Homesteading Forum banner
1 - 16 of 16 Posts

·
Registered
Joined
·
386 Posts
Discussion Starter · #1 ·
I eat very little in the way of bought canned food, but have been stocking up on it all the same. Particularly proteins such as tuna and beans.
There is really no rotation for me, I try to eat mainly fresh food. How long can I expect these cans to last?
Temperature is stable for much of it, but a small amount is stored in a metal storage container which both freezes and cooks depending on the weather. Temp storage till I have a house here.

Thanks.
 

·
Banned
Joined
·
1,627 Posts
you have 2 things against you with the food that is being frooze and cooked in the cans, I would dump that food anyway or give it a good look and smell test before eating it. It's not worth storing if subjected to those changes, might be better off storing a pail of dry beans.
the rest should be OK for a couple yrs after the eat date if kept at a stable temp,below 68 at our house, althou ours is home canned and some is four yrs old.

can't you just dig a hole in the ground and put the cans in a tote and cover like a root celler.
 

·
Registered
Joined
·
16,519 Posts
In good circumstances, those canned goods will last a long time. The date on the can is usually 2 years in the future. People eat them far past that date, but I would do it only as a last resort.

Ditto on the freezing/baking - that is not good for them at all.
 

·
Registered
Joined
·
1,064 Posts
You should also pay heed to the old addage, store what you eat and eat what you store. There's lots of documented cases of severe digestive problems when suddenly switching over to a radically different diet, ranging from wheat allergies, to pyschological problems. You really aren't doing yourself much good stocking up foods that you don't like to eat.

You might want to go into a little more detail as to what you prepare for yourself on a daily basis. We might be able to give tips on specific storage items that might meet your needs. For example, if you don't like to eat canned foods, then maybe home canning might work for you. You can prepare the foods you like, home can them, then store your own personallized foods. Alternatively, if you must have fresh greens every single day, that someone with coldframe experience might be able to help out.
Michael
 

·
Registered
Joined
·
386 Posts
Discussion Starter · #5 ·
Thanks for the tips, and I hadn't noticed the use by date on cans, will check them out.
Michael, that makes sense too. I have to say that proteins generally require high energy output from capture to plate and further storage, while it is simple to hoard away case lots of the same. Everyone will need to adapt.
 

·
Pragmatist
Joined
·
2,092 Posts
Beans are not a complete protein by themselves. You need a grain like rice or corn to make up a complete protein.

All animal proteins are complete, including red meat, poultry, seafood, eggs, and dairy. Vegetarians will be happy to know that complete proteins can also be obtained through certain plants, such as soy, spirulina, hemp seed, amaranth, buckwheat, and my fave quinoa.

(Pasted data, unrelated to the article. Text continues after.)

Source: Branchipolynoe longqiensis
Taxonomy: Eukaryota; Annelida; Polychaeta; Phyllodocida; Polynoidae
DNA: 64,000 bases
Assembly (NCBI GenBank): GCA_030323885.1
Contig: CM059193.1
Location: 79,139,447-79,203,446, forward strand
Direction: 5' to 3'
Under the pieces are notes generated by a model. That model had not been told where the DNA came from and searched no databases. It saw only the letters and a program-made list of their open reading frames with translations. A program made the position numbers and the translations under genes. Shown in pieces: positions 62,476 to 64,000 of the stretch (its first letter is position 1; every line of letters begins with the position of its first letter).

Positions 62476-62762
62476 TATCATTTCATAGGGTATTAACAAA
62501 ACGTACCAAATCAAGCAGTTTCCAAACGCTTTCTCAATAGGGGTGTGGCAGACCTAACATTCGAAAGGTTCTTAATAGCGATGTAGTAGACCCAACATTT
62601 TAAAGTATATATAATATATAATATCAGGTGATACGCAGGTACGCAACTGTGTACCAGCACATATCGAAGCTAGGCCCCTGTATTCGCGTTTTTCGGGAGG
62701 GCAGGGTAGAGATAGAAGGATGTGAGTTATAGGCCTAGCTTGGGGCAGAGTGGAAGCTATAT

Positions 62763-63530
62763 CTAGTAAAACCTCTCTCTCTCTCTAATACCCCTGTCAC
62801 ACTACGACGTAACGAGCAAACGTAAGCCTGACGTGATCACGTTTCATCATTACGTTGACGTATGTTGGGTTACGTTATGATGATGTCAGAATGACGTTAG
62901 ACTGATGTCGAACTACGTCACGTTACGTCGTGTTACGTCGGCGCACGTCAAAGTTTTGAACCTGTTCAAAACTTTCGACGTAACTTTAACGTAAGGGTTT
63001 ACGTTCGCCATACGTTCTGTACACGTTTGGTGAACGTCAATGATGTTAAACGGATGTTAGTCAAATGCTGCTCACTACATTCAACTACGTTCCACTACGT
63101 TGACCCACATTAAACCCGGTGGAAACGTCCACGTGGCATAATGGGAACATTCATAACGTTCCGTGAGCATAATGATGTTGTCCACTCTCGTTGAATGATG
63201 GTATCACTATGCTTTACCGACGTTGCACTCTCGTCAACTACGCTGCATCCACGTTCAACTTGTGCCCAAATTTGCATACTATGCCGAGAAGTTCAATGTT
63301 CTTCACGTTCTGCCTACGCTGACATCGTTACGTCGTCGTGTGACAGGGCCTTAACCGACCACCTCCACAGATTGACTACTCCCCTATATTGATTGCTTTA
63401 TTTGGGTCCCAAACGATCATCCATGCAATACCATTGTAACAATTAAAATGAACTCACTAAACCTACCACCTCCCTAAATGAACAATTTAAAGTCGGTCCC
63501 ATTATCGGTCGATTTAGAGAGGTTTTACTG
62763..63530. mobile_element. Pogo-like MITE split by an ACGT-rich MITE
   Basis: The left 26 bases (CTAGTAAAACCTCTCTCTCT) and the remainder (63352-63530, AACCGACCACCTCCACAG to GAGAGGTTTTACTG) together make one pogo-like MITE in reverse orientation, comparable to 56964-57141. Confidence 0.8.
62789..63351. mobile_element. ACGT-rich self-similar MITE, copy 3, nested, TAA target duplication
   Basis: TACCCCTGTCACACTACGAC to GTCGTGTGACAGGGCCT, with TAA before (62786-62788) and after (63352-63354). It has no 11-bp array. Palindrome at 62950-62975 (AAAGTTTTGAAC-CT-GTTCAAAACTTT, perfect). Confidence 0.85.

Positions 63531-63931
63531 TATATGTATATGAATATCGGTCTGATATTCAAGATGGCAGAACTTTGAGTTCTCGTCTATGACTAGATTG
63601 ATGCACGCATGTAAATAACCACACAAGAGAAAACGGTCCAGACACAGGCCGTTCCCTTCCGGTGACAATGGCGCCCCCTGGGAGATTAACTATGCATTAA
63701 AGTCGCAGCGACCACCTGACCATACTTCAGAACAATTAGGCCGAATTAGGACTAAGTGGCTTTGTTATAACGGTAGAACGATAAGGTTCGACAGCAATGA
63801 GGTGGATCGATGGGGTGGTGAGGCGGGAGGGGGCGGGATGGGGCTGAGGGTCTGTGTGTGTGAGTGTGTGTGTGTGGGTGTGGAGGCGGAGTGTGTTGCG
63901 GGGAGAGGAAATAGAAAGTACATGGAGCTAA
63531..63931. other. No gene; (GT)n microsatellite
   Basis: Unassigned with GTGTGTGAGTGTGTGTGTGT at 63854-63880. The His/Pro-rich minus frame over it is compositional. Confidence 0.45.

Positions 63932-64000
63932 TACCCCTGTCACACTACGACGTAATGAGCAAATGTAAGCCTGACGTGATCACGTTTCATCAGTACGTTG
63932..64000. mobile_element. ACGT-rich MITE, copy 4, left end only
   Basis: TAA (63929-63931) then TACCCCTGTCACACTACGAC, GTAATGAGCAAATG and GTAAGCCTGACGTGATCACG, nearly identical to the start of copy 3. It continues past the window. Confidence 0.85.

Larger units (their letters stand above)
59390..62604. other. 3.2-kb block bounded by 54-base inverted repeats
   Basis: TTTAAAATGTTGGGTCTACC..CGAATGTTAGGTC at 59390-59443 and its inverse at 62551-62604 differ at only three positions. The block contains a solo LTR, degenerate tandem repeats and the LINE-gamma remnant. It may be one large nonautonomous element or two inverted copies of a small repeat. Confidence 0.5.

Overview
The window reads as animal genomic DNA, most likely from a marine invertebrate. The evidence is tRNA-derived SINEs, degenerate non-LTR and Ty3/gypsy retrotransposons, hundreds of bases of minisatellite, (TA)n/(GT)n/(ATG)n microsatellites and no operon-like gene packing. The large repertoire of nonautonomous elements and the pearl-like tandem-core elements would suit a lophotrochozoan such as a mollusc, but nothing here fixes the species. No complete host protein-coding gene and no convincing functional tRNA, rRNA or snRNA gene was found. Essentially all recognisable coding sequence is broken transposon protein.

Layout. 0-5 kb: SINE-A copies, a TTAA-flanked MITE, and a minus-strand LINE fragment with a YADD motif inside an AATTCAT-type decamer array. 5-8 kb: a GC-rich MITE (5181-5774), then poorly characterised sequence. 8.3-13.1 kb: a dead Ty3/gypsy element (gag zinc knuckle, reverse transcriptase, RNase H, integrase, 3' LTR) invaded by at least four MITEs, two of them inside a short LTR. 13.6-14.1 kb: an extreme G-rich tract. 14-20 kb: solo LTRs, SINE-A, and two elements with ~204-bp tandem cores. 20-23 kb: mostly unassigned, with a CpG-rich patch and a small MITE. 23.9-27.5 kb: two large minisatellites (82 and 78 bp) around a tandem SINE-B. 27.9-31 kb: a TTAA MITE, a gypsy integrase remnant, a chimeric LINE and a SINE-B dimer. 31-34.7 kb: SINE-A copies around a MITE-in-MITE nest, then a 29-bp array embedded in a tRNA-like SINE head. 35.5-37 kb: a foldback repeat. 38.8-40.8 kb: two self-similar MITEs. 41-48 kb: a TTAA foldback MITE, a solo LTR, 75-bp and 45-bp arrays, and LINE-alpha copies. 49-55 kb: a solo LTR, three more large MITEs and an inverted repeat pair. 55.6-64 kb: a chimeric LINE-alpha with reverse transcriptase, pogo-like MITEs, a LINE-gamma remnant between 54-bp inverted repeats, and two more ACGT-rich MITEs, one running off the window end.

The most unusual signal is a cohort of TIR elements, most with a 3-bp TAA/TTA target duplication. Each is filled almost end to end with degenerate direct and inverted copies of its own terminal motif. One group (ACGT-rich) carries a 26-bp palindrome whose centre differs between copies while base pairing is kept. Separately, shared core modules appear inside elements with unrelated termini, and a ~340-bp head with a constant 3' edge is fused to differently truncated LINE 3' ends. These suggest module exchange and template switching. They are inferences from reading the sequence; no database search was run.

Foods can be combined to make complete proteins like pairing beans with rice or corn. There are other combinations as well. Beans and seeds, beans and nuts, and beans and grains will form a complete protein. When you eat hummus and pita bread, nut butter on whole grain bread, pasta with beans, veggie burgers on bread, split pea soup with whole grain bread, and tortillas with refried beans, you are eating complete proteins.
You might do better storing dried beans and rice and/or grains.

I eat mostly fresh, but I store a LOT of different grains to sprout. I eat stuff like sprouted wheat made into salads with beans and peppers. Uber healthy raw foods.
 

·
Premium Member
Joined
·
5,938 Posts
Ok, I can help with this, as a few years ago, I contacted a customer service rep with the canned food alliance. She told me canned food is felt to be edible and nutritious for 100 years, IF, big IF, the can is not compromised. However, she felt the nutrients would be lessend over time, but still edible.

Now, from my own experience, I've found cans in our storage that have bulged tops a bit, so I toss those out, as obviously they have a tiny pin hole somewhere that has let air in and they have lost their seal. Some are six or 8 years old. Other cans are just fine. Things like condensed soup get pretty solid after about five years, but can still be mixed and used.

I've known of a couple families that have survived on home canned food that has been in storage for 20 or more years. The food was dark, and sometimes they were unable to determine what was in the jars, but ate it anyway if the seals were intact. None of them got sick or died, amazingly! Not sure I'd be that brave, but I've used my own canned items that are more than five years old and all has been fine. Jan in Co
 

·
Southern Gent
Joined
·
435 Posts
three years on the outside. some foods turn bad sooner. the nutritional value will degrade quickly after 1.5 years. Canned foods should be consumed within the year but will last 3 using chemical to preserve-but taste and nutrition will degrade. go to a FDA website and you will find this info.

Kinda like wine. All wines are thought to last for decades or longer. But any wine maker will tell you their wine is grown and packaged to be consumed within a year; however many wines are still good after many years and yet still many more turn to various states of vinegar.